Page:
In the grand scheme of famous art heists, they don’t come much bigger than the 1990 theft of 13 artworks from the Isabella Stewart Gardner Museum in Boston.
It has been more than thirty years since the brazen theft rocked the world, and in that time, the art heist has filled countless column inches, inspired books, and most recently, a Boston Globe podcast.
Now it is Netflix’s turn to delve deep into this pretty mystery with This Is A Robbery, a four-part documentary series created by Boston-area brothers Nick and Colin Barnicle.
Even in Boston, a city accustomed to crime, the Gardner Museum heist was big news. Fingers were pointed at the usual suspects – the Irish mob and the Italian mafia – but despite a joint effort from local law enforcement and the FBI, nothing turned up.
The heist remains unsolved to this day (and there is still a $10 million reward for information leading to the paintings’ return), which of course, makes its perfect fodder for an audience infatuated with true crime.
This Is A Robbery takes an almost podcast-like approach to solving the mystery of the Gardner heist. Acting as amateur sleuths, the Barnicle brothers painstakingly revisit old court documents and police reports in the hope of piecing together the truth.
Following the release of This Is A Robbery on Netflix, ICON spoke with one half of the sibling-directing duo, Colin Barnicle.
ICON: Why does the Isabella Stewart Gardner Museum stand out as such an iconic art heist?
Colin Barnicle: It’s unsolved, and it’s the largest ever. Those two things combined make it sensational, but it’s also the beauty of the museum itself and the iconic works. They made off with the only seascape Rembrandt ever painted, one of only 36 known Vermeer paintings.
What drew you to the subject matter?
CB: We started filming in 2016, so we weren’t basing our project on anything other than what we wanted to see, hear and discover. We’re from the Boston area, my brother and I, so we had known about the heist for a long time and had always wanted to do something on it, it took a while, about six years, but we wanted to make certain what we were putting on camera was the most likely scenario in a case that has no arrests, no adjudication.
What was it about the nature of that heist that makes it so memorable?
CB: It has it all. Saint Patrick’s night, thieves dressed as cops, they break in and the works vanish without a trace. In a city that operates like a small town, it’s such an oddity that nothing came out of the investigation – no arrests, no art, not even one proof of life.
Art heists have proven to be an enduring fascination in pop culture. Why are we drawn to these types of crimes?
CB: I think there is a large dose of wish fulfilment. These masterworks costing millions, maybe you can rip it off the wall and run away, find yourself being spirited off to some French villa or a Swiss chalet to sell it off. It’s literally the confluence of culture and crime, in this case, with the Gardener, that veneer is lifted to expose that not every art heist is as romantic as the movies make them out to be.
What does it say about us as an audience?
CB: It says we like good stories that take us places – with art heists, it’s into the unknown cracks in the world. We’re intrigued by the idea that just underneath the surface, there’s some dark and sinister operation that could spin a Rembrandt into a kilo of cocaine.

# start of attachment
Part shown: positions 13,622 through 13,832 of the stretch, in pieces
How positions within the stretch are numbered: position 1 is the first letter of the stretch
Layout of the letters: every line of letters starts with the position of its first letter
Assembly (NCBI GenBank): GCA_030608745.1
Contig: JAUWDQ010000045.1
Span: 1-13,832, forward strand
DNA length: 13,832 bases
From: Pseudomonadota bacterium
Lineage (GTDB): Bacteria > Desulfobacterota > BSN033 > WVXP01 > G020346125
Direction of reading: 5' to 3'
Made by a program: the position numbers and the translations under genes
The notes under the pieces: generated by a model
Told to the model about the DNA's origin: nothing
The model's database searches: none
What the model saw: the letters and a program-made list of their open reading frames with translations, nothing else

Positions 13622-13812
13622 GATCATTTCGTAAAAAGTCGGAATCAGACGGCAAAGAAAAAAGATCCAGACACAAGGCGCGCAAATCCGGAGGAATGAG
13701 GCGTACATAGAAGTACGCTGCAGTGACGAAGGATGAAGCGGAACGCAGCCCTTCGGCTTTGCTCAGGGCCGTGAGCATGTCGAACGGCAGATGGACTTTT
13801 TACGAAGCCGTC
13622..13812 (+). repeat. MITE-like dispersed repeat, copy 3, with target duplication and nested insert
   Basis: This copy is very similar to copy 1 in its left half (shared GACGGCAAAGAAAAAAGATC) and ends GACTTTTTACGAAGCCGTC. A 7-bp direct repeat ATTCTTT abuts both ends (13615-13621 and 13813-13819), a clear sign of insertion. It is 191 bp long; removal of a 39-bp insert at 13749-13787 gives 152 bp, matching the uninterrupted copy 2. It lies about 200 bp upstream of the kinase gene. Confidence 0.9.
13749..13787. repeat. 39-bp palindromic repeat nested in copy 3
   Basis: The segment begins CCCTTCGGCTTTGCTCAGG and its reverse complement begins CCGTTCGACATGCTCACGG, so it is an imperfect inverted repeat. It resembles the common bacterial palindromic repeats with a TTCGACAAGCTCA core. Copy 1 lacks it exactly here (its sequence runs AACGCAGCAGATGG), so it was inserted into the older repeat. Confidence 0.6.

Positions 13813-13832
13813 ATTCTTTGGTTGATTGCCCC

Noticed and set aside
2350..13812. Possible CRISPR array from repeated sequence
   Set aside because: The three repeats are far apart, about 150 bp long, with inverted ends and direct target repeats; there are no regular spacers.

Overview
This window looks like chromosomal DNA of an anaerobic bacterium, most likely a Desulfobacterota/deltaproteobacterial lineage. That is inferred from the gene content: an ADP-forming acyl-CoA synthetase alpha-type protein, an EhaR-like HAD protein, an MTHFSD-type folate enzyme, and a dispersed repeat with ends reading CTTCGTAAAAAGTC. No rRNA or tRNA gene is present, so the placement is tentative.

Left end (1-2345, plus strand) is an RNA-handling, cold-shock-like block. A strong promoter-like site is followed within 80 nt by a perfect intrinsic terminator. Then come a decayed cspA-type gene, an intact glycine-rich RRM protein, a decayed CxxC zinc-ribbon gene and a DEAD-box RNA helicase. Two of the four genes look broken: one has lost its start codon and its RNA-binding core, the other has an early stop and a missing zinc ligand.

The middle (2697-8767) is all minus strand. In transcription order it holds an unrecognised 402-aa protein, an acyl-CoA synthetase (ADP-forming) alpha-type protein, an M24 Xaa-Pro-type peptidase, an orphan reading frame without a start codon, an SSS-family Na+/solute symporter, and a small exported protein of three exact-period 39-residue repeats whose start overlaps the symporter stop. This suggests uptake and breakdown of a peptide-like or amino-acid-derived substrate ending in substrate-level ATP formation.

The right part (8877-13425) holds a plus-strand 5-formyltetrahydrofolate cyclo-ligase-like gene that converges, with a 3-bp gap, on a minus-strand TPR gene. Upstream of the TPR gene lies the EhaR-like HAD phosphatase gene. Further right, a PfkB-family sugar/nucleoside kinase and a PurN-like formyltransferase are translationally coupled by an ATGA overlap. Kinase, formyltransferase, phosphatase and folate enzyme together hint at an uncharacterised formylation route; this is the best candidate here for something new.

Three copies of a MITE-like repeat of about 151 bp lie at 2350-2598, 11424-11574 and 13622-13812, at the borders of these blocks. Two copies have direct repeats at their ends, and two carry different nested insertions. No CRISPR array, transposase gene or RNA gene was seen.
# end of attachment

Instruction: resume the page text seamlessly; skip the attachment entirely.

Do you think our current fixation on true crime also plays a part in feeding our appetite for heist stories?
CB: Absolutely. The appetite for docu-series like this is nearly insatiable. It’s good and bad. The stories are amazing, but it almost feels like if you don’t have a massive twist in the end, or a contemporaneous twist at least, that the audience won’t be fulfilled.
Is there a part of us that sees the art heist as a seductive crime?
CB: Definitely. It’s hard not to picture an art crime without comparably picturing where it’s stolen from and where it’s going. Swiped from these pristine, high ceiling cathedrals of culture, and the idea of wealth and power, of high priced cocktail parties and private jets, the types of people who could afford these works.
There is an argument that Hollywood glamorizes art heists. How do you feel about the crime itself having now made this Netflix documentary?
CB: The people who robbed the Gardner museum were violent. These weren’t the charming, suave criminals of the silver screen – these were guys involved in drugs, in murder. That’s part of the hope for the documentary, to show that not every art heist is smooth or slick.
It’s been more than thirty years since the robbery. Did you find that subjects were willing to talk about the incident at the Gardner Museum?
CB: Some were, but most weren’t. It’s different from having a phone conversation with someone. We’re coming into their home, invading their space and setting up two cameras, mic’ing them up and sitting them in the middle of blaring studio lights and then asking incriminating questions from an incident three decades old.
For a lot of interview subjects, this was one of their worst days. It wasn’t something they were thrilled to talk about again and especially not to four or five strangers of a film crew.
What do you hope viewers take away from This Is A Robbery?
CB: It’s a remarkable journey into an unsolved mystery, and hopefully, in the end, it sticks in their memory, bugs them a bit, so they start researching and talking about it.
This Is A Robbery is now streaming on Netflix.